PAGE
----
Mother's day is one of my very favorite holidays. I'll admit, I love the handmade cards and soggy marigolds. The stick figure portraits, that make me look so thin, are a special favorite. Mostly though, the adoration with which these gifts come are what makes my day. The joy bursting from their little hearts let's me know, yet again, that it's Mom that rocks this house.
Sure, Dad keeps us safe, warm, sheltered, the yard maintained, the cars in working order, he fixes stuff and he even grocery shops. But, can he make a pancake pig? Kids don't recognize the millions of sacrifices we make for them everyday, they notice the minutia that makes them happy in the moment.
Mom chases fireflies with them, sucks the middle out of honeysuckle and colors Queen Anne's Lace in food coloring. I turn birthdays into events and the entire Christmas season is a series of magical traditions. Are they head over heals about four wheeler rides with their Dad and his surprise trips to the movies? Sure, but this is about Mother's day. We can talk about him next month.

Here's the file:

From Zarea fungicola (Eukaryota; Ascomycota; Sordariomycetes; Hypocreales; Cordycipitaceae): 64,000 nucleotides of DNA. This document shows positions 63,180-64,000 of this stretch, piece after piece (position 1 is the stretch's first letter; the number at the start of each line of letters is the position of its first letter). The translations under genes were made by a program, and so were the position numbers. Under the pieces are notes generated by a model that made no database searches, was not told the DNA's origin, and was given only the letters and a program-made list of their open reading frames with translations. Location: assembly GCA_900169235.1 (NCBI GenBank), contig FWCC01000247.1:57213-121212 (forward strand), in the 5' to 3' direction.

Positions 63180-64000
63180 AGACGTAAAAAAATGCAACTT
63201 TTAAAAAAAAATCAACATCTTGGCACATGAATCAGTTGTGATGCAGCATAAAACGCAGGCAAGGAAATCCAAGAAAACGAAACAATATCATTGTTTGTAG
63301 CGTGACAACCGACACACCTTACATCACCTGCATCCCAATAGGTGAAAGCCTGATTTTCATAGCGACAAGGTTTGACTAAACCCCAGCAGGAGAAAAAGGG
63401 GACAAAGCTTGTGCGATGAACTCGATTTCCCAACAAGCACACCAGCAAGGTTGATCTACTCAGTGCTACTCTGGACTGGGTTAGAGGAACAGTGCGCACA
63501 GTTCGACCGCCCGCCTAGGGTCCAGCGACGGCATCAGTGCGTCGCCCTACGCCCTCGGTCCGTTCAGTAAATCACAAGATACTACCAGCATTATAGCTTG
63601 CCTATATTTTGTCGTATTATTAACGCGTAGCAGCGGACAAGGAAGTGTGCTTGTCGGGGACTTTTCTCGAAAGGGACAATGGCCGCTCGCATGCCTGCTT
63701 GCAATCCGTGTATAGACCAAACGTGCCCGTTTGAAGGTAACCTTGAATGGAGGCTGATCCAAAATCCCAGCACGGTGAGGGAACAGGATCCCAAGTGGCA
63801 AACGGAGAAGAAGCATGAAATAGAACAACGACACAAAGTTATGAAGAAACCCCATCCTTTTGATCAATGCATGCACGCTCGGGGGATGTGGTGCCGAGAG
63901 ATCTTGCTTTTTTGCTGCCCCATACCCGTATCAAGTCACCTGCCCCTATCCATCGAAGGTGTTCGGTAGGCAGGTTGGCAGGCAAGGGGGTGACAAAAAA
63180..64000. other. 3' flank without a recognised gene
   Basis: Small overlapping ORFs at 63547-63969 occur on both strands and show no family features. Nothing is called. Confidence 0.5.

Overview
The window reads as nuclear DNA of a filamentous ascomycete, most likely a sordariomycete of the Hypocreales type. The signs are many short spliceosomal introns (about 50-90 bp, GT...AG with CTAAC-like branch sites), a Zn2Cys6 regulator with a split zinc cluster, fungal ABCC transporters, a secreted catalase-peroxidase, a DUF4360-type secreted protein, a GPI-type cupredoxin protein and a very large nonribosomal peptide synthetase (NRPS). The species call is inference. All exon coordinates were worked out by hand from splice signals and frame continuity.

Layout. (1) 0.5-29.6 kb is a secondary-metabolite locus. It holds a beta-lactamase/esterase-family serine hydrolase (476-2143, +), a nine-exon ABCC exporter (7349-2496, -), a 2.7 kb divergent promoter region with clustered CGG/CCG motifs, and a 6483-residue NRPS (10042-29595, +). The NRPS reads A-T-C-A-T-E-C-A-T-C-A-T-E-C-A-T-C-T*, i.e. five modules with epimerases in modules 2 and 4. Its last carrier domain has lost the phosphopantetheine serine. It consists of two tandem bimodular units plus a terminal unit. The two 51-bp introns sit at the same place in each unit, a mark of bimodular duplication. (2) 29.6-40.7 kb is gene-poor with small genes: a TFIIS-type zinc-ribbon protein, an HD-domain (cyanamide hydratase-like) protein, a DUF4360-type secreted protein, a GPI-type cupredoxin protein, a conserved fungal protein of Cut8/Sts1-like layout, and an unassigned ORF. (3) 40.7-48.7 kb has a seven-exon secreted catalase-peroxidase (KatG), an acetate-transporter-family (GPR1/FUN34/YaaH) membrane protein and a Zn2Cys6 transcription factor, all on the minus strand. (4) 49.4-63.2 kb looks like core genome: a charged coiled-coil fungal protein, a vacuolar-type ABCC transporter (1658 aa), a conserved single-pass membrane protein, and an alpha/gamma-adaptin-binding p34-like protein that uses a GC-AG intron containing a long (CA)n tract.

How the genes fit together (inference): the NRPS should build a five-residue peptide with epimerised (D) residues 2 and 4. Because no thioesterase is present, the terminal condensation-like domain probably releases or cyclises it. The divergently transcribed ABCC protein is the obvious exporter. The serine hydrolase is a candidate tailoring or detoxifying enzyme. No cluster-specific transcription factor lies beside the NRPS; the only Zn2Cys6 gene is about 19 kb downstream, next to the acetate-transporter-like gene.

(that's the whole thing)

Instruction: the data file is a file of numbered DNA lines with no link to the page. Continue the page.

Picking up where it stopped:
With this special day upon us I can't help, but count my blessings, and their fingers, toes, and little noses. As happy as I am with my little wonders, I always come up one short. In 2002, on a rather ordinary Wednesday, my first pregnancy came to an end with no warning. I will never forget the kindness of the emergency room doctor. Or, the normally terse head of radiology who was warm and reassuring.
Twenty-four hours later all we had left were a few journal entries, a faded pregnancy test and a small stuffed heart that now adorns our Christmas tree each year.
So many mothers have lost children. Many go on to have more, some are blessed through adoption and yet others never complete their family while here on earth. All of these women have something in common. They never forget those babies.
There are no photographs or baby books for these children, nothing solid to hold onto, but the memories are still dear. No miscarriage date is forgotten, or would've been birthday passed by. My son, I can't be sure it was a boy, is kept safe pressed between the pages of my scriptures. The ultrasound picture is one of the few things I have that makes him real. He was an adorable little blob, spitting image of his father. I will carry that picture until the day I die.
The world may not remember these mothers this Mother's day. There's not a special card and these children aren't here to make beaded necklaces and petunias in Styrofoam cups. I will remember these Moms this holiday in a special prayer, and I hope you do too.
Don't you think they would've rocked the house?